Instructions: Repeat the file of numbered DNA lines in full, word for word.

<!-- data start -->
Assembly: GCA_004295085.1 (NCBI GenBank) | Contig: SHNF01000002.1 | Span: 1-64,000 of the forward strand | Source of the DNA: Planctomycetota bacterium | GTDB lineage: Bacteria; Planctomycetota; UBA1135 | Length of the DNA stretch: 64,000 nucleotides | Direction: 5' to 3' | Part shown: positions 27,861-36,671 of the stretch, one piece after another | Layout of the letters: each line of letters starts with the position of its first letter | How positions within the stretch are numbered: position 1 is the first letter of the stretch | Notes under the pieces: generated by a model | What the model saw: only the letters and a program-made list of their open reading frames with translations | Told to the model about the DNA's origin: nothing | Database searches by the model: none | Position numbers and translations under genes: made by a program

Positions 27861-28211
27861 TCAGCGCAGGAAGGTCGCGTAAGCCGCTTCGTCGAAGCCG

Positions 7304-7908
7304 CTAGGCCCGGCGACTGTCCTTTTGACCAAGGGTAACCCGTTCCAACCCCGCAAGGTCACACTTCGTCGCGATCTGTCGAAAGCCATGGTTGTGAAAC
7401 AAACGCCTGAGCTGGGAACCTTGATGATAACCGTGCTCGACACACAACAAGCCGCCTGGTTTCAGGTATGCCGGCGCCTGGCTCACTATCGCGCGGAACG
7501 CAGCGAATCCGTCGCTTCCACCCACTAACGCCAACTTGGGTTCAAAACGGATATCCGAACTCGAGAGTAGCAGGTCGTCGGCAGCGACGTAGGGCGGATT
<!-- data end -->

Assembly: GCA_004295085.1 (NCBI GenBank) | Contig: SHNF01000002.1 | Span: 1-64,000 of the forward strand | Source of the DNA: Planctomycetota bacterium | GTDB lineage: Bacteria; Planctomycetota; UBA1135 | Length of the DNA stretch: 64,000 nucleotides | Direction: 5' to 3' | Part shown: positions 27,861-36,671 of the stretch, one piece after another | Layout of the letters: each line of letters starts with the position of its first letter | How positions within the stretch are numbered: position 1 is the first letter of the stretch | Notes under the pieces: generated by a model | What the model saw: only the letters and a program-made list of their open reading frames with translations | Told to the model about the DNA's origin: nothing | Database searches by the model: none | Position numbers and translations under genes: made by a program

Positions 27861-28211
27861 TCAGCGCAGGAAGGTCGCGTAAGCCGCTTCGTCGAAGCCG

Positions 7304-7908
7304 CTAGGCCCGGCGACTGTCCTTTTGACCAAGGGTAACCCGTTCCAACCCCGCAAGGTCACACTTCGTCGCGATCTGTCGAAAGCCATGGTTGTGAAAC
7401 AAACGCCTGAGCTGGGAACCTTGATGATAACCGTGCTCGACACACAACAAGCCGCCTGGTTTCAGGTATGCCGGCGCCTGGCTCACTATCGCGCGGAACG
7501 CAGCGAATCCGTCGCTTCCACCCACTAACGCCAACTTGGGTTCAAAACGGATATCCGAACTCGAGAGTAGCAGGTCGTCGGCAGCGACGTAGGGCGGATT